But the consultant, who has urged clients to take a strong stance on immigration, does not expect Cornyn to make the Arizona law a national issue to batter Democrats, for fear of offending Hispanic constituents at home.
“Sen. Cornyn is stuck between a rock and a hard place. He’s being very good about balancing it, but at some point he’ll be called to task and asked, ‘Where are you?’ ” said the consultant, who requested anonymity because Cornyn could influence the hiring decisions of potential clients.
Recall that Cornyn was involved in helping Sonia Sotomayor get onto the Supreme Court by putting up a sham opposition. See his name's link above for more, and do a search for many more past entries.
You can contact him through cornyn.senate.gov
I'll be offering some live coverage of the July 4th Independence Day tea parties in this post. In the meantime, if you're looking for specific locations where you can protest and wave your loopy signs, see teapartypatriots.org, surgeusa.org/actions/july4.htm, teapartyday.com, or reteaparty.com/teaparties.
But, before you go, please take a look at my extensive tea parties summary. At that page, I lay out all the reasons why those who aren't extreme fiscal conservatives might want to do something more effective instead.
UPDATE: Apparently the most professional "party" this time is the one in Dallas (dallasteaparty.org/2009/06/americasteaparty). It features headliners like Mickey Dolenz from the Monkees and Internet superstar Stephen Crowder. In keeping with their habit of playing dress-up, they've also got a Thomas Paine impersonator. On an ironic note, they've got Michael Cutler from the Center for Immigration Studies, despite the fact that many loony libertarians think there shouldn't be a border at all. Speaking of which, former Bob Barr running mate Wayne Allyn Root will be there, perhaps to try to sell the crowd used cars.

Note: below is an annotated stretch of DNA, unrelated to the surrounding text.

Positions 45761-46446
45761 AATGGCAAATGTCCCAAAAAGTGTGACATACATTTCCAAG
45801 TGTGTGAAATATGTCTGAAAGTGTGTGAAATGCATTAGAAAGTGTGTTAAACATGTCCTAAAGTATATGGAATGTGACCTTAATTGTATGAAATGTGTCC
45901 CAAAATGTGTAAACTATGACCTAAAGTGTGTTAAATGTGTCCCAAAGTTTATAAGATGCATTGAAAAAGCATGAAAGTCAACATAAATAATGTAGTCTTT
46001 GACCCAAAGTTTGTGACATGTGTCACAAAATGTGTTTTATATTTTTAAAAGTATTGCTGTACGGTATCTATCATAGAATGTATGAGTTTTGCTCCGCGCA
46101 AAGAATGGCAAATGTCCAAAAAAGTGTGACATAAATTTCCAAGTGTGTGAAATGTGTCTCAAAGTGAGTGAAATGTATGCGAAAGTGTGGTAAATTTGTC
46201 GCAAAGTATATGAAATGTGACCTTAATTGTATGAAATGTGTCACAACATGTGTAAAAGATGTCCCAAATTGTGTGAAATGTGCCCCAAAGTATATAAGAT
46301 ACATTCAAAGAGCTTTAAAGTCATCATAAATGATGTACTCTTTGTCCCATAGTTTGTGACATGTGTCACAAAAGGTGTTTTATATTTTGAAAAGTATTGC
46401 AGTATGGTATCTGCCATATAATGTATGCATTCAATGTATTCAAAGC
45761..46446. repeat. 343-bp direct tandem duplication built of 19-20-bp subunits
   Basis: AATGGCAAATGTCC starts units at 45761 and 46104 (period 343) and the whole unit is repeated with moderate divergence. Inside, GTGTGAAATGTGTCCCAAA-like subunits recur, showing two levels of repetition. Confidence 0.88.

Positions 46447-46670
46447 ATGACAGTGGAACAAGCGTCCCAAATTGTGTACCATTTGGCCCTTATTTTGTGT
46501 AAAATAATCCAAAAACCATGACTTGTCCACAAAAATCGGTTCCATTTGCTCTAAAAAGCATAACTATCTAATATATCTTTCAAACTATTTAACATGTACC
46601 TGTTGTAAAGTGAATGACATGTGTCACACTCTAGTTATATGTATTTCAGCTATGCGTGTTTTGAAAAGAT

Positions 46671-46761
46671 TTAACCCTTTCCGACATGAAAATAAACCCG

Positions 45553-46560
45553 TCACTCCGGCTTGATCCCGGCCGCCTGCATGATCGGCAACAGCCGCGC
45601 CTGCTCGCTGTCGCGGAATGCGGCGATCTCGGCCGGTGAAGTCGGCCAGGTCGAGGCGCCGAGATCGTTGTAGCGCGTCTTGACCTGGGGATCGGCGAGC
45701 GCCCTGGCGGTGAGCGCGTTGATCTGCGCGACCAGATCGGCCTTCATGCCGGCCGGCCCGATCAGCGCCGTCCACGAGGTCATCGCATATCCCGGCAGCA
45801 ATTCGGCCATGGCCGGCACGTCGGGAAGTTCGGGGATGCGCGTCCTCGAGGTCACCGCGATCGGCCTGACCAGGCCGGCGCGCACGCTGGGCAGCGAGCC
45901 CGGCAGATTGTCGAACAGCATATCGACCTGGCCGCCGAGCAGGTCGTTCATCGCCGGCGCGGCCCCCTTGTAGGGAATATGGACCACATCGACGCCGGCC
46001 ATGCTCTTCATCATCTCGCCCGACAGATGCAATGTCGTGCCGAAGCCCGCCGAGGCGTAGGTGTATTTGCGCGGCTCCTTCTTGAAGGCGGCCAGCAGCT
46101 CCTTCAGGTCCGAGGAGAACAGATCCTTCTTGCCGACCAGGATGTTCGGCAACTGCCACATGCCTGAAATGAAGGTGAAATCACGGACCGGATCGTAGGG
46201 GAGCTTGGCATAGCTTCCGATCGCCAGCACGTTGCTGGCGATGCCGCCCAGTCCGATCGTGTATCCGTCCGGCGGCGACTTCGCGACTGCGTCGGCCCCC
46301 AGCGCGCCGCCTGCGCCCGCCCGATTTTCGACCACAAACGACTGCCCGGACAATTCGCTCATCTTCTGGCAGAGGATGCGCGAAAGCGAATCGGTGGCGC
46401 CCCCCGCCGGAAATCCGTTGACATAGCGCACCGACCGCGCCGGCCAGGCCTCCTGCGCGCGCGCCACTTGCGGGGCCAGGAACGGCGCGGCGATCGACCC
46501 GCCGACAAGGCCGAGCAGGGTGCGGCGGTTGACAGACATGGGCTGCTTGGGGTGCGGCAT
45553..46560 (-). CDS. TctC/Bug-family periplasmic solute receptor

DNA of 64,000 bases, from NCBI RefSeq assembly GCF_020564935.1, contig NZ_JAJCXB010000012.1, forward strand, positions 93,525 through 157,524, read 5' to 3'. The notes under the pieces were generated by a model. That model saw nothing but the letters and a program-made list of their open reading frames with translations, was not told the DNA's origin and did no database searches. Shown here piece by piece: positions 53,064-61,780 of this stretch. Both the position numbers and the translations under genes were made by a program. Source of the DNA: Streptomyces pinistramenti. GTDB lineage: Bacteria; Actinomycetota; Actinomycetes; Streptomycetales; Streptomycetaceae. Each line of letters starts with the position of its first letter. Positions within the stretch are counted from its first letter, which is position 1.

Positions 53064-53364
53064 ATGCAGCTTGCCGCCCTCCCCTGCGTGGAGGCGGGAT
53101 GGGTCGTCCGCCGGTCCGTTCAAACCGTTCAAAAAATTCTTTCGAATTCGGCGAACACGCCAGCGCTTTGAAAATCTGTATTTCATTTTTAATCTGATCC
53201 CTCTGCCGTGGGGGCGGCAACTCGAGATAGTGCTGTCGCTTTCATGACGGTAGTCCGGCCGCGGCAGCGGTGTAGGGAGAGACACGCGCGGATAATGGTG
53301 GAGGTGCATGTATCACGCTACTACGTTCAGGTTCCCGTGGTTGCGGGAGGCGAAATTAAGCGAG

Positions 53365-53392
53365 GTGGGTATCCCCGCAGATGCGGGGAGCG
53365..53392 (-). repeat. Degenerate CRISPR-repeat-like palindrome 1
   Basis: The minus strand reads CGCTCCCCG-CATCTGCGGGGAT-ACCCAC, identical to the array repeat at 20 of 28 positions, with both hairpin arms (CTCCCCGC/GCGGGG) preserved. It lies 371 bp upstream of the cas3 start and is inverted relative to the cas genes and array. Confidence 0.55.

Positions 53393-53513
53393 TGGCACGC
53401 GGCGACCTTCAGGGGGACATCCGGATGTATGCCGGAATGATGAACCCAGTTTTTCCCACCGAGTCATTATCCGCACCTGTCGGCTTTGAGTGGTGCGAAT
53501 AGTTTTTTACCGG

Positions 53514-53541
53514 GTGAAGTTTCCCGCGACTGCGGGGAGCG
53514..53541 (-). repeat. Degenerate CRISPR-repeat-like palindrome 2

UPDATE 2: I enjoy parts of the last photo here, although I'm too much of a gentleman to try to figure out what sort of message they're trying to send.
UPDATE 3: These might be taken out of context, but here are two pictures from the big Dallas event showing very few people there:
They do have a horse there however.
UPDATE 4: As could be expected, Glenn Reynolds links to some of the events (link). There are more here - including someone apparently promoting Alex Jones' Infowars - and here. Explaining to the loons what's wrong with some of those signs is left as an exercise.
I'm going to start using the tagline "Home of the smart and effective opposition to Obama and the Democrats."
UPDATE 6: First, I misspelled his name "Wayne Allen Root", now corrected.
And, even if I'd known that SNL alumna Victoria Jackson was going to be at the La Canada version I wouldn't have gone. However, Los Angeles Times columnist Chris Erskine did (link). It's not a complete hit piece, but he's obviously not sympathetic to their concerns (nor much am I):
In such a climate, it strikes me as . . . well, almost un-American to be griping so vehemently about helping those less fortunate. Were this a war, we'd all dig a little deeper to buy guns and battleships.
If those at the parties weren't completely selfish, had an interest in their fellow citizens, and had an intellectual basis for their whining, he might not have written that or at least they'd have an answer to it. As it is, he's mostly right even if his implicit solution isn't mostly right.